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The blind king Dhritarashtra listens as the visionary narrator Sanjaya relates the events of the battle between the Kaurava and the Pandava clans

Sanjaya or Sanjay (Sanskrit: सञ्जय, meaning "victory") or Sanjaya Gavalgana is an advisor from the ancient Indian Hindu war epic Mahābhārata.[1] In Mahabharata—An ancient story of a war between the Pandavas and the Kauravas—the blind king Dhritarashtra is the father of the principals of the Kaurava side. Sanjaya, son of charioteer Gavalgana, is Dhritarashtra's advisor and also his charioteer. Sanjaya was a disciple of sage Krishna Dwaipayana Veda Vyasa and was immensely devoted to his master, King Dhritarashtra. Sanjaya — who has the gift of seeing events at a distance or divya drishti (Sanskrit: दिव्या दृष्टि, romanizeddivyā́ dŕṣṭi, lit.'devine vision'), right in front of him, granted by the sage Vyasa — narrates to Dhritarashtra the action in the climactic battle of Kurukshetra, which includes the Bhagavad Gita.[2]

Role in the Mahabharata[edit]

As a messenger[edit]

Dhritarashtra summons Sanjaya to become messenger of the Pandavas, Artist Daud, folio of Razmnama.

Before this great war broke out, Sanjaya had gone to Yudhishtira as the Ambassador of Kauravas to negotiate on behalf of them.[3]

Gift of Divine Vision[edit]

Vyasa gives the divine vision to Sanjaya for Dhritarashtra.

Having a divine vision is completely different than just a subtle sight (“Sanjaya’s Gift”). One who possesses a subtle sight sees image of things invisible in his mind, whereas in divine vision, instead of it being in the mind, it is like seeing it in person. Also, the sounds are heard with the physical ear and not as a current of thought.[4]

As the describer of the Mahabharata war[edit]

While Sanjaya was still in Hastinapur, the series of events that happened on the battlefield of Kurukshetra was very clear to him (“Sanjaya’s Gift”). He saw with his eyes as if he was on the battlefield. Sanjaya saw: partisans of Dhritarashtra and the Pandavas gathered there, heard with his ears the words of Duryodhana, the fierce battle-cry of grandfather Bhishma, the mighty sound of Panchajanya proclaiming the destruction of the Kurus, and the dialogue between Krishna and Arjuna bringing out the import of the Gita (“Sanjaya’s Gift”).[5]

Sanjaya clearly has an advantage over an average person because he could hear things that would even frighten the average person. He was described to be gifted as he could see “events at a distance granted by the Rishi Vyasa” (“Sanjaya, Charioteer”). On the eve of the Mahabharata War, the Gita was spoken, “we find in the very first verse of the Gita, King Dhritarashtra seeking information about the War from Sanjaya who had received the gift of divine vision”(“Sanjaya’s Gift”).[6]

As Dhritarashtra's advisor, Sanjaya's job was not as hard. Until he had to tell Dhritarashtra the news of the death of his “hundred sons at the hands of Bhima at different points of time in the battle and offers the sorrowing king solace in his darkest hours”(“Vyasa”). Sanjaya tells every incident of the Kurukshetra war. Sanjaya also gives various descriptions of: Earth, the other planets, and focuses on the Indian subcontinent and gives an elaborate list of hundreds of kingdoms, tribes, provinces, cities, towns, villages, rivers, mountains, and forests of the (ancient) Indian Subcontinent (Bharata Varsha).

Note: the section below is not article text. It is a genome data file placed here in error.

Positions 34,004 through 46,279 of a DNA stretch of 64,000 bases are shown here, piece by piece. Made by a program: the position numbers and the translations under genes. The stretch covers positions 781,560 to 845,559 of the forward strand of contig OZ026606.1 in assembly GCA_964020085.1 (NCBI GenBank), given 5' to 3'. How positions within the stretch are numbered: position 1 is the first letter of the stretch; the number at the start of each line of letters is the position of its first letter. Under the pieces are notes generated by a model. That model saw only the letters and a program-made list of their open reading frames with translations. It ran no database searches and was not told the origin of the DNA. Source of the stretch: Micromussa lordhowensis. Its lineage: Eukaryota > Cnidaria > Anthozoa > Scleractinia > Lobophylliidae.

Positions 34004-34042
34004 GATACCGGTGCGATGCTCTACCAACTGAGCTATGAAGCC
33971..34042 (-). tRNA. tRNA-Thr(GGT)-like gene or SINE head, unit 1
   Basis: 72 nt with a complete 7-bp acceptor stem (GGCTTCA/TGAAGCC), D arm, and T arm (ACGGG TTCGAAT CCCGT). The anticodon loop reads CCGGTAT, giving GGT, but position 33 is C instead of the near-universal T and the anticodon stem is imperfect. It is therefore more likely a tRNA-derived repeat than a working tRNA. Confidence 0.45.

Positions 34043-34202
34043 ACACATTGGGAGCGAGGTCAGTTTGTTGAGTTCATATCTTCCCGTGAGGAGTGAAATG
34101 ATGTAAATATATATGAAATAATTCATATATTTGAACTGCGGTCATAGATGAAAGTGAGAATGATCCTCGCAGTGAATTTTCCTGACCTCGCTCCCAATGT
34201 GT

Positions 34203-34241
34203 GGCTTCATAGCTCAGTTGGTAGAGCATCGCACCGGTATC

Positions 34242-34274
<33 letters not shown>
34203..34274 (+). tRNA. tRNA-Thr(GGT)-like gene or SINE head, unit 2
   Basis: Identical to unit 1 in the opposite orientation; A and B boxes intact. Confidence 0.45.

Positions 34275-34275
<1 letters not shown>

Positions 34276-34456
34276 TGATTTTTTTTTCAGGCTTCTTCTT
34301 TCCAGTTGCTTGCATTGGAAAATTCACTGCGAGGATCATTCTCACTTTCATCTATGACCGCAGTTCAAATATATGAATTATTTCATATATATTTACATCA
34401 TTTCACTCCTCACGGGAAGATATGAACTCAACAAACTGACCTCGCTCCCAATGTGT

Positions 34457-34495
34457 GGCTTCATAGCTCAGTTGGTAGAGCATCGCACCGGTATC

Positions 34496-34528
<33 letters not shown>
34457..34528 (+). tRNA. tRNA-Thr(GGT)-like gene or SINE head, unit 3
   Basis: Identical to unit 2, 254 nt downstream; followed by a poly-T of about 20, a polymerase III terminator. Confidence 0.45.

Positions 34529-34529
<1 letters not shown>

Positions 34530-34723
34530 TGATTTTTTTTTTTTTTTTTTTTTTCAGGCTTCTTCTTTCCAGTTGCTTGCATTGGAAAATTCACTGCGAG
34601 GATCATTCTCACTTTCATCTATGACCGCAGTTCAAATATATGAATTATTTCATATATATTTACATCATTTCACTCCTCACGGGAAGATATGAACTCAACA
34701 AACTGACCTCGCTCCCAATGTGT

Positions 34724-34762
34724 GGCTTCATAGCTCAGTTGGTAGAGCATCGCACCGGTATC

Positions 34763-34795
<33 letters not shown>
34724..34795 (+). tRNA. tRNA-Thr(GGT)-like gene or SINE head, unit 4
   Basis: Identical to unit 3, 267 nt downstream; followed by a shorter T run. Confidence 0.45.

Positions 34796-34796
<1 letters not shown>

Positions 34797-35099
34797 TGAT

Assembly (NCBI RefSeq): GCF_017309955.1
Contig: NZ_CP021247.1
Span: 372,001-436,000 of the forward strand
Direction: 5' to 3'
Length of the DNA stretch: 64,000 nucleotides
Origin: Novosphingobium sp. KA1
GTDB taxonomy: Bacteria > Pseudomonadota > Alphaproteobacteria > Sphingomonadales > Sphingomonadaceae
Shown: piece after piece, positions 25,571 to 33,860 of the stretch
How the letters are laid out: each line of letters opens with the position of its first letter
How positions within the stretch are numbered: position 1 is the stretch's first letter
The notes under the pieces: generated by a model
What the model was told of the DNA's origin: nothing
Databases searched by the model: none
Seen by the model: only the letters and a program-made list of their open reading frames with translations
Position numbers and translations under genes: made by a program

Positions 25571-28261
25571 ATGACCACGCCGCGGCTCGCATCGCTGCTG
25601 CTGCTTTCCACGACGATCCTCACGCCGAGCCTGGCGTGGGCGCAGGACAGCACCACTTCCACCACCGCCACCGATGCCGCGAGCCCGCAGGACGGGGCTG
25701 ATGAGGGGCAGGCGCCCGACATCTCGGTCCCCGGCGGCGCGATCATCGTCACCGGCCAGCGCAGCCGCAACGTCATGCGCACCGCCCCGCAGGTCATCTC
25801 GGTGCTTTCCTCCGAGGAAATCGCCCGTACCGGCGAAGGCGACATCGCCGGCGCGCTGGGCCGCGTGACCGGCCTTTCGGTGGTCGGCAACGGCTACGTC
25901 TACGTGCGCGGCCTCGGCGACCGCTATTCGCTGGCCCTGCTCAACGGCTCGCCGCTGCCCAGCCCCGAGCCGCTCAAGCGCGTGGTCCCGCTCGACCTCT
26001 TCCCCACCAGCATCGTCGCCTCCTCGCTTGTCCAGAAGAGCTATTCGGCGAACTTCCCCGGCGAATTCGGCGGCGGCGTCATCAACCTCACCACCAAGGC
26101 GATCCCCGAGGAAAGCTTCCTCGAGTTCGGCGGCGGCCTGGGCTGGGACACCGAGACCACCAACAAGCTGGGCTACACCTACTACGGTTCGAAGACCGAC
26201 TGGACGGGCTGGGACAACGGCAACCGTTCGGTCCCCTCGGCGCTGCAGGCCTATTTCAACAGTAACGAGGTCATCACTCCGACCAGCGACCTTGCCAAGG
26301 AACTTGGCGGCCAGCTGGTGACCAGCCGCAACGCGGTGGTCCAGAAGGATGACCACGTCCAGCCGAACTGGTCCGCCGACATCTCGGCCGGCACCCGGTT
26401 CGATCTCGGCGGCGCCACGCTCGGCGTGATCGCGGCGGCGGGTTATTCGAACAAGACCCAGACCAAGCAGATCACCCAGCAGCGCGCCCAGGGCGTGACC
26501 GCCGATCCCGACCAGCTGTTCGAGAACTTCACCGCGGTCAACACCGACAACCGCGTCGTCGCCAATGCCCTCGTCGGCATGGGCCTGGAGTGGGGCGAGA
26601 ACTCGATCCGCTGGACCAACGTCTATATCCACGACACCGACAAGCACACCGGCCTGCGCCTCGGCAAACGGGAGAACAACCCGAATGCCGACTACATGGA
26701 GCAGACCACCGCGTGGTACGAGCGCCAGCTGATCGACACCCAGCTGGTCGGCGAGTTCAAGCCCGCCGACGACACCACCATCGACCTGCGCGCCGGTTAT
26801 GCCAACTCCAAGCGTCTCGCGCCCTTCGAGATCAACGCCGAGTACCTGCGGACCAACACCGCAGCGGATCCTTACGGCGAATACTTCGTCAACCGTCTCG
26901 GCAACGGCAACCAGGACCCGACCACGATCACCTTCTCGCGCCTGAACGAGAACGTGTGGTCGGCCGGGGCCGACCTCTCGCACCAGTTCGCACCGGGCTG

He also explains about the military formations adopted by each side on each day, the death of each hero and the details of each war-racing (“Vyasa”). Sanjaya is known to be very frank in his narration of the battle events and his opinions and he also predicted the destruction of Kauravas at the hands of Krishna and Arjuna (“Sanjaya, Charioteer”). Sanjaya was Dhritarashtra's honest advisor.


Sanjaya is a virtuous character who “represents intuitive knowledge, which arises from long and arduous spiritual practice, a predominance of sattva and inner awakening” (V, “Symbolism in the Bhagavadgita”). Despite him not being as lucky as Arjuna to earn the divine grace, he is still able to receive knowledge from Lord Krishna because he mastered having control over his body and mind (V, “Symbolism in the Bhagavadgita”). He represents having a sense of awareness as he is able to witness all of the details occurring in the battle. Sanjaya was able to spot when “Arjuna dropped his bow and arrows, and sat down on the seat of the chariot, with his mind overwhelmed with sorrow” (Sharma 11). Seeing Arjuna past his physical appearance as being exhausted from the battle, Sanjaya displays his mastery in the mind and body as he was able to see Arjuna as sorrowful.[7]


  1. ^ kingsaud 11 (2000). The Mahabharata: a shortened modern prose version of the Indian epic. University of Chicago Press.
  2. ^ Bhagavad Gita, Chapter 1.
  3. ^ The Mahabharata. Pitambar Publishing. 1997. ISBN 978-81-209-0732-4.
  4. ^ Bose, Buddhadeva (1986). The Book of Yudhisthir: A Study of the Mahabharat of Vyas. Orient Blackswan. ISBN 978-0-86131-460-7.
  5. ^ Nye, Malory (2003). Religion: The Basics. Psychology Press. ISBN 978-0-415-26378-8.
  6. ^ Singhal, Ram Prakash (9 April 2019). GITA for Gen A to Z: Volume III of III. Notion Press. ISBN 978-1-68466-885-4.
  7. ^ Bose, Buddhadeva (1986). The Book of Yudhisthir: A Study of the Mahabharat of Vyas. Orient Blackswan. ISBN 978-0-86131-460-7.

“Sanjaya, Charioteer of Maharaja Dhritarashtra.” IndiaNetzone, 9 November 2014, Accessed 24 February 2017.

“Sanjaya’s Gift of Divine Vision.” Site of Sri Aurobindo & The Mother, Accessed 25 February 2017.

Sharma, Mahesh. “Bhagavadgita: A Journey From the Body to the Soul.” Author House, 2015, p. 11.

V, Jayaram. “Symbolism in the Bhagavadgita - Main Participants.”, Accessed 26 February 2017.